With their commodity exports plummeting amid the global economic crash, debtors to China in Africa and Asia may soon be faced with a horrible choice: Impoverish their people to pay debt service to China or default and forfeit key national assets, which they posted as collateral to Beijing. Many experts liken the situation to the “Third World” debt crisis that hammered the global south in the 1970s and 1980s.

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The world’s public and private sector institutions can only guess at the scope and consequences of this problem without clear information about who owes China how much and on what terms.

The origins of China’s overseas lending spree lie in its need to find profitable uses for its vast reserves of dollar export earnings while also seeking to gain political influence in strategic, resource-rich regions of the world. Its centerpiece is President Xi Jinping’s Belt and Road Initiative whereby Beijing has financed infrastructure projects in Laos, Pakistan and Nigeria, among other countries.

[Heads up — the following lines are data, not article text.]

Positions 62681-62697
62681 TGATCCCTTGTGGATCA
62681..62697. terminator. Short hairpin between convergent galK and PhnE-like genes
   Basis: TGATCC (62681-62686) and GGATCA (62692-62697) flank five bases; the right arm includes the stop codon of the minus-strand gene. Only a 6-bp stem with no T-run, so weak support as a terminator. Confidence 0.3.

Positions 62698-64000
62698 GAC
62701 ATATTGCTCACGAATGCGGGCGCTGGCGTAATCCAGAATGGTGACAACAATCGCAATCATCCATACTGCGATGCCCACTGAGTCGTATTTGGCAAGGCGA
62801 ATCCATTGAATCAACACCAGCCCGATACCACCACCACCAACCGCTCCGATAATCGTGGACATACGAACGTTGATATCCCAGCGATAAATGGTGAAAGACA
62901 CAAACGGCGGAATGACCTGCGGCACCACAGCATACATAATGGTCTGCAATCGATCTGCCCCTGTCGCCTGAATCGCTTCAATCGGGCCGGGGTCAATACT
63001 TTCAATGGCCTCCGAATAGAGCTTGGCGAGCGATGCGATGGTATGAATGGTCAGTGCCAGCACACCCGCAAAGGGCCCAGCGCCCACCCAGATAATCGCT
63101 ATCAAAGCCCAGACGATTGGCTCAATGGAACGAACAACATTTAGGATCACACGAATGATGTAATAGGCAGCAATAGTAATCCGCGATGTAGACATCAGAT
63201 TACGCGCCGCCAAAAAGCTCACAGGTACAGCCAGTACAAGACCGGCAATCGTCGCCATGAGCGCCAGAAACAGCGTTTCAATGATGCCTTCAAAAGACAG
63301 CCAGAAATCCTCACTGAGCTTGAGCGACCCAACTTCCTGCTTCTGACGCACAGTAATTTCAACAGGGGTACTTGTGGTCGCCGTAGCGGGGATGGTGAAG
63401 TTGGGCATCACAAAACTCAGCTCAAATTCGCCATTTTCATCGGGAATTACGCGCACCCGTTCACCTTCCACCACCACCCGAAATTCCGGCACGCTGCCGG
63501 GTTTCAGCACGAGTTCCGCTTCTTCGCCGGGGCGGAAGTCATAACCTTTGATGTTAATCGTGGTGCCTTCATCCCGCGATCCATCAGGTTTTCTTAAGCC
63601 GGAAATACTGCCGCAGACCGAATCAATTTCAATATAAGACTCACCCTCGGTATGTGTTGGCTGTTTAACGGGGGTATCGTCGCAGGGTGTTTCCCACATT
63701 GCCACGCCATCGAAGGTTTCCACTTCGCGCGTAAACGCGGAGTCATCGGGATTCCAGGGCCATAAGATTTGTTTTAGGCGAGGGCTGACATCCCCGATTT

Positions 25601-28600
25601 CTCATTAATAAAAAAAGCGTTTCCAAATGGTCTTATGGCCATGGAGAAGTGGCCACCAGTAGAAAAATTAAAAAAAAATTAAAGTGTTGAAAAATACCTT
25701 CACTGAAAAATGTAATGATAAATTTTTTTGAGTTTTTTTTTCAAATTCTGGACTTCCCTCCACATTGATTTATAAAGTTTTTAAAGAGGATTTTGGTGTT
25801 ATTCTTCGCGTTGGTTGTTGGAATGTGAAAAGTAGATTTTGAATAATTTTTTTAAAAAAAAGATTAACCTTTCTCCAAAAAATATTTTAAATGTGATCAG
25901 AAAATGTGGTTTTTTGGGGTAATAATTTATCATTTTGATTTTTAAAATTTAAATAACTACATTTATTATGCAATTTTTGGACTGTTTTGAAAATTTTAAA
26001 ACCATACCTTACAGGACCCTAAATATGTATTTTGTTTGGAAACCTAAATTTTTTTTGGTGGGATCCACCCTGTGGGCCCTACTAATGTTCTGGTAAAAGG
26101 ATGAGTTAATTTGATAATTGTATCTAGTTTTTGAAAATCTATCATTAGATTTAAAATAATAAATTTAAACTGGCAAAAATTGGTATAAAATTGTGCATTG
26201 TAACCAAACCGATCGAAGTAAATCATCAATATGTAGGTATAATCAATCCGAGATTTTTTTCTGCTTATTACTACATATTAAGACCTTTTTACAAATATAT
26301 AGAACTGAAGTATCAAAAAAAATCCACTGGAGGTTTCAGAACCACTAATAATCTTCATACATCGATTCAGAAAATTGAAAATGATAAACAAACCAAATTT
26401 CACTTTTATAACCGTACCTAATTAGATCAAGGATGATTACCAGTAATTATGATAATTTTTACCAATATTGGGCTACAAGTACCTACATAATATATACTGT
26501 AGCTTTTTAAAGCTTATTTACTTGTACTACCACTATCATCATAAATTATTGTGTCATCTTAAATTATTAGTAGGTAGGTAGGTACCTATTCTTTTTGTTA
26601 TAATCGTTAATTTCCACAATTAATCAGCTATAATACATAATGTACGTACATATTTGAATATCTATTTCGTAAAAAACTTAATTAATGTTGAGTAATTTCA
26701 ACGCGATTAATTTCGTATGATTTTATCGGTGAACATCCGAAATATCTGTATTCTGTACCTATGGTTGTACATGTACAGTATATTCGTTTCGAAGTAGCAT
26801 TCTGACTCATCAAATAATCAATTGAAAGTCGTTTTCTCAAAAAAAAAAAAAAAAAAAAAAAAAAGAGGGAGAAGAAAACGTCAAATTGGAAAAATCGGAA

In a sense, China’s conduct resembles past U.S.-led Western development-finance efforts — with one crucial exception. Generally, the West upheld a distinction between “soft” official lending, done under concessionary terms, and private bank lending, which included market interest rates and collateral.

China, however, uses state banks to lend to governments, or, often, government corporations, at market rates. Hungry for cash and — until now — confident they could pay China back through future growth, African and Asian nations took the deal. Corrupt officials may have regarded China’s secretive ways — including nondisclosure clauses in loan agreements — as an added attraction. Fraud and waste plague many Chinese-backed projects.